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Kyrgyzstan Struggles to Revive its Tradition of Epic Bards

Learning a half-million-line poem isn’t easy. “It takes a lot,” says Ulukbek Toktobolot Uulu, 22, a music teacher who is just beginning his training as a manaschi, a traditional reciter of epic poetry in Bishkek, the capital of Kyrgyzstan. For about a year Toktobolot has been studying Manas, the country’s ancient and colossal national poem,...

“It’s not just memorization.” Ulukbek Toktobolot Uulu, 22, is helping revive recital of Kyrgyzstan’s 500,000-line national poem. (Photograph by Paul Salopek)

Learning a half-million-line poem isn’t easy.

“It takes a lot,” says Ulukbek Toktobolot Uulu, 22, a music teacher who is just beginning his training as a manaschi, a traditional reciter of epic poetry in Bishkek, the capital of Kyrgyzstan.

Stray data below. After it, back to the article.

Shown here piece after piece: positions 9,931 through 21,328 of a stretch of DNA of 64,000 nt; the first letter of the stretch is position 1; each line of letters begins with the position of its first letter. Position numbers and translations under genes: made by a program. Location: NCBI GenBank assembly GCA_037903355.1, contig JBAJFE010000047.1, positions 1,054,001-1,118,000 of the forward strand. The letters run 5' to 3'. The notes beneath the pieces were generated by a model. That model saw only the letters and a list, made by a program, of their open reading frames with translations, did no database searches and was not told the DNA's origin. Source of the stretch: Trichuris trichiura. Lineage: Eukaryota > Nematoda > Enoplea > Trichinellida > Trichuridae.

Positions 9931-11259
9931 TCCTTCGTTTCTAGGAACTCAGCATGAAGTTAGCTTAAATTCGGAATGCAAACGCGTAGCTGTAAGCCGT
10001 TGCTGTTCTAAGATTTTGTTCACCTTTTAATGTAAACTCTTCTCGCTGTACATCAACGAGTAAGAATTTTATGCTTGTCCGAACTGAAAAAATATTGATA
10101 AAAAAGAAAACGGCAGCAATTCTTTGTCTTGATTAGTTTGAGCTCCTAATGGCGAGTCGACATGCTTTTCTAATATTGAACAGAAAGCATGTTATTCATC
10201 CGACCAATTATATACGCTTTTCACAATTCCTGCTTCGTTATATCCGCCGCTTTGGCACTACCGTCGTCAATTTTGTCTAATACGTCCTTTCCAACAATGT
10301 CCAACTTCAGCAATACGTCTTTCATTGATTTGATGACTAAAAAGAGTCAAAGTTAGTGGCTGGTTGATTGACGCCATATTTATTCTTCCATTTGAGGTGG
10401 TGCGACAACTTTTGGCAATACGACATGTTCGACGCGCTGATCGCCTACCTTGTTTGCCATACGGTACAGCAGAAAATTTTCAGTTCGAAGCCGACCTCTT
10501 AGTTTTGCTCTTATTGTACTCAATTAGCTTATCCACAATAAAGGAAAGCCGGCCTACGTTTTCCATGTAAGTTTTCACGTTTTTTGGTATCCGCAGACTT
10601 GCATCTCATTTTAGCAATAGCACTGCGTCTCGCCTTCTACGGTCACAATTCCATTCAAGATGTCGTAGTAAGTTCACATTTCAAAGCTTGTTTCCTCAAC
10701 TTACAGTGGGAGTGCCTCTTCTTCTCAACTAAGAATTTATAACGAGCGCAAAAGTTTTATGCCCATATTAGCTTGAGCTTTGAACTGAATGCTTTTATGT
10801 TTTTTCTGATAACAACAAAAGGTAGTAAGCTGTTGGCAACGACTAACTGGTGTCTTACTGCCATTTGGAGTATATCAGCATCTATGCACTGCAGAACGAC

For about a year Toktobolot has been studying Manas, the country’s ancient and colossal national poem, the lengthiest recorded version of which is 500,553 rhyming lines long.

Read the full story, or explore more content from the Out of Eden Walk at outofedenwalk.org.

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Meet the Author

Paul Salopek
Pulitzer Prize-winning correspondent and National Geographic Fellow Paul Salopek’s 21,000-mile Out of Eden Walk is a multiyear experiment in slow journalism. Moving at the beat of his footsteps, Salopek is walking the pathways of the first humans who migrated out of Africa in the Stone Age and made the Earth ours. Along the way he is covering the major stories of our time—from climate change to technological innovation, from mass migration to cultural survival—by giving voice to the people who inhabit them every day. His words, as well as his photographs, video, and audio, are creating a global record of human life at the start of a new millennium as told by villagers, nomads, traders, farmers, soldiers, and artists who rarely make the news. Join the journey at outofedenwalk.org and on Twitter, Facebook and Instagram at @OutofEdenWalk.